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By Joyce Kelly/Daily News staff
Posted Oct 30, 2008 @ 10:35 PM


After sometimes "frustrating" negotiations, the town and its police union signed a three-year contract this week, said Town Administrator Jeffrey D. Nutting and Police Association President John Maloney.
"Overall, once we worked certain issues out - we definitely weren't happy with the process or sequence of events - but at the end, it's a pretty fair contract," said Maloney.
Nutting also called the contract (currently in memorandum of understanding form only) "fair" and in line with agreements other unions have with the town.
"I think it was a fair deal for everybody involved," said Nutting, adding that part of his aim was to ensure equality among public employees.
The deal is retroactive to June 2007, when the last one expired.
The new contract, which expires in June 2010, gives officers a 2 percent raise retroactive to October 2007, a 2.5 percent raise as of October 2008 and a 3 percent raise in October 2009, Nutting said.
Sergeants' pay will increase to 17 percent above the top patrol officer salary step in the first year of the contract, to 18 percent in the second year, and to 19 percent above in the third year.
As a money-saving measure, the police union, as all other unions in town for this round of collective bargaining, agreed to delay the start of the fiscal year from July 1 to Oct. 1, Nutting said.
"They realize times are tough and they can (accept) a little less," said Nutting.
Officers also gave back a personal day, he said.
Franklin's police union is composed of 41 officers, including 32 patrolmen and nine sergeants, Maloney said.
As far as the reason behind the delayed agreement, Nutting said, "Some unions just take a lot longer to negotiate than others."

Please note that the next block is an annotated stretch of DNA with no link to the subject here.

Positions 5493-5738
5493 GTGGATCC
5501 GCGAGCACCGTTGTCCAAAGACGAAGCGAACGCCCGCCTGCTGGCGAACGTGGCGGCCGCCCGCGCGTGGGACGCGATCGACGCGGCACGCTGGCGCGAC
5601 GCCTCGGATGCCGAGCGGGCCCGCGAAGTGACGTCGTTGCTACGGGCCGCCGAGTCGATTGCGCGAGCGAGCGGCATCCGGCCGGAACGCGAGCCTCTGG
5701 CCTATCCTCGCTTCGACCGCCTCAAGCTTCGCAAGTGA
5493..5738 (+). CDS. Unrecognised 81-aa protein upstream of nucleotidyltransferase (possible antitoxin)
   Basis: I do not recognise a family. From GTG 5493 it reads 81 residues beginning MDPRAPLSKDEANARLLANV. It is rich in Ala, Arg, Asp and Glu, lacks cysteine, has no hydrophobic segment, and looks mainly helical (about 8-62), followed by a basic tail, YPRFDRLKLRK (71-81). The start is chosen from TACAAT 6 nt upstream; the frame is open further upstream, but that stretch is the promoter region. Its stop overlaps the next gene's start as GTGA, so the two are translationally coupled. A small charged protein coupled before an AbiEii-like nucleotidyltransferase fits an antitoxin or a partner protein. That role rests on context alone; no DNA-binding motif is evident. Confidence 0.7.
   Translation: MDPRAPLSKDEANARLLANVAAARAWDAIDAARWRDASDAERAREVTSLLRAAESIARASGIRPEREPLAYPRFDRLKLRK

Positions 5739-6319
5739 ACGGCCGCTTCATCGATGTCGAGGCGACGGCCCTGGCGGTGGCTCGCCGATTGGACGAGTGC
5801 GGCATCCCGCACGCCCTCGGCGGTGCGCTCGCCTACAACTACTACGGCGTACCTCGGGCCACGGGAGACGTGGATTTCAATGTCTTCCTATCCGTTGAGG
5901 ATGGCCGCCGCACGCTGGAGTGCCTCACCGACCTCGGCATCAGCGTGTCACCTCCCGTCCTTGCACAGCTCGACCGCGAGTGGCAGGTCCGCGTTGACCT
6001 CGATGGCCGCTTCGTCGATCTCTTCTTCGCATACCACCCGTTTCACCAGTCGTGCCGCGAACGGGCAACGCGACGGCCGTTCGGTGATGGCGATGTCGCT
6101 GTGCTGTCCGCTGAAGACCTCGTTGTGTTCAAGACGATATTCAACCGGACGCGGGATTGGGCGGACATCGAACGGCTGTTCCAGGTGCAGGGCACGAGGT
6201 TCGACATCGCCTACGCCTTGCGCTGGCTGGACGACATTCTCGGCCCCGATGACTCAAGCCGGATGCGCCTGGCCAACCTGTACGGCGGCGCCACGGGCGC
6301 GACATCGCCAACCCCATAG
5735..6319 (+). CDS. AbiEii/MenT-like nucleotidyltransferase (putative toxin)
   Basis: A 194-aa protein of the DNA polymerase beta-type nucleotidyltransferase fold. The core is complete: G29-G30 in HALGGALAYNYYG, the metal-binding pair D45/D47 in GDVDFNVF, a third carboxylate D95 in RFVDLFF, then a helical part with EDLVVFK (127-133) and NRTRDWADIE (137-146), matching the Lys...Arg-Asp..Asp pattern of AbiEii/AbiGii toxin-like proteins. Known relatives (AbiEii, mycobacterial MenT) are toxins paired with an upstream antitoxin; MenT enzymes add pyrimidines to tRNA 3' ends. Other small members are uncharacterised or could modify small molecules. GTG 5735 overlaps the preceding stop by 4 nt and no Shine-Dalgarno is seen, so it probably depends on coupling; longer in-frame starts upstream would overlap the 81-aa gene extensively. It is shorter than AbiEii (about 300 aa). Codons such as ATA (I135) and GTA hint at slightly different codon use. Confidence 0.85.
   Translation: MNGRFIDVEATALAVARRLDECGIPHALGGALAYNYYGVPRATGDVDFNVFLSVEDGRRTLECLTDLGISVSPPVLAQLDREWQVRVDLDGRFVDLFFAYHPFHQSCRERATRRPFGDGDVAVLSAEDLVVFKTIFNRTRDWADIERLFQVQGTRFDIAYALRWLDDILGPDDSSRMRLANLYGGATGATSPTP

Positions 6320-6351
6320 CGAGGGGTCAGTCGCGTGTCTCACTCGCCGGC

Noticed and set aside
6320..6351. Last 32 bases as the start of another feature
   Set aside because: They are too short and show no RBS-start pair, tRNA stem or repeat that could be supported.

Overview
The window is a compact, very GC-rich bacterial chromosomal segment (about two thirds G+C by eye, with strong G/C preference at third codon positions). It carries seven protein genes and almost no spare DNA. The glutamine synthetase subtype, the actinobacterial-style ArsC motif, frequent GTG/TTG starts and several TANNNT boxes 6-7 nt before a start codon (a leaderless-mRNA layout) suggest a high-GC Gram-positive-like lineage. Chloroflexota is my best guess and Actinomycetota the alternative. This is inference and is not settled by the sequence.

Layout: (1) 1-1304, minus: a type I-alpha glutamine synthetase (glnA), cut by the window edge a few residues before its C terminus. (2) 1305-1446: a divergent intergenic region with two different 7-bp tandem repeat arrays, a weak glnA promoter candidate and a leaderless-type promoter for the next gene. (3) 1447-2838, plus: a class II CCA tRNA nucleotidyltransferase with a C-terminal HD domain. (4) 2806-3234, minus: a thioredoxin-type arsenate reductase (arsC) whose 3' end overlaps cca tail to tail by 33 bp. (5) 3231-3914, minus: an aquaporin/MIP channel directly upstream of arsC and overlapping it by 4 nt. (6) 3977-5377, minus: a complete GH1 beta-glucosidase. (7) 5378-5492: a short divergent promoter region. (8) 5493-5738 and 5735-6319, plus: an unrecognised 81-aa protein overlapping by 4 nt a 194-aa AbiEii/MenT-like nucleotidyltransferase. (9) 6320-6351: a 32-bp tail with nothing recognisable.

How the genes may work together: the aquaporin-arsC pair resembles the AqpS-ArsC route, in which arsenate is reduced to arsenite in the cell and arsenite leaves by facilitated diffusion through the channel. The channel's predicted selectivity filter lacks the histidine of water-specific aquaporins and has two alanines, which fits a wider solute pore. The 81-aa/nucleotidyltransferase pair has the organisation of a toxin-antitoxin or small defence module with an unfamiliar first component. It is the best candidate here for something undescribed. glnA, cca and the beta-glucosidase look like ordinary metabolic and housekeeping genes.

Union members found it "frustrating" that town officials "a lot of the time had a take-it-or-leave-it attitude," Maloney said.
"The word 'negotiate' doesn't apply," he said.
One sticking point was over an undisclosed grievance the union had with the town, Maloney recalled.
The union had taken all the appropriate steps required by contract and was at the arbitration level, he said.
"When we negotiated for a contract, a number of items were contingent upon dropping the grievance. That didn't go over well," he said.
"At the end, we ended up doing it, because the way the economy is, to get a 2 or 3 percent raise is good. Two, 3 percent aren't bad raises at all," Maloney said.
The sergeants got a well-deserved pay raise, Maloney said, noting they were well below the average of 26 comparable communities.
Twenty towns paid their sergeants more than Franklin did, and 13 paid their officers a higher rate, Maloney said.
The average community pays sergeants 21.5 percent more than its top-step patrolmen, and Franklin's gap was only 15 percent, he said.
The new contract gives them 19 percent above the top paid patrolmen, Maloney said.
"It's still below the average, but it's closing the gap," he said.
The police union also signed a side letter concerning detail work, saying they get "first bite at the apple," Nutting said.
"It (had the function of) more memorializing what was going on than changing" the agreement, he said.
The two parties agreed to a detail rate increase of $4 an hour for both public and private work, Nutting said.
Police still give Franklin "the hometown discount" of $5 an hour, he noted.
"The good news is, if you look at the history from fiscal 2003 to this September, the town paid $131,000 in details, and we collected $183,000 in administrative fees" from private entities like Verizon, who pay a 10 percent surcharge for administrative overhead, Nutting said.
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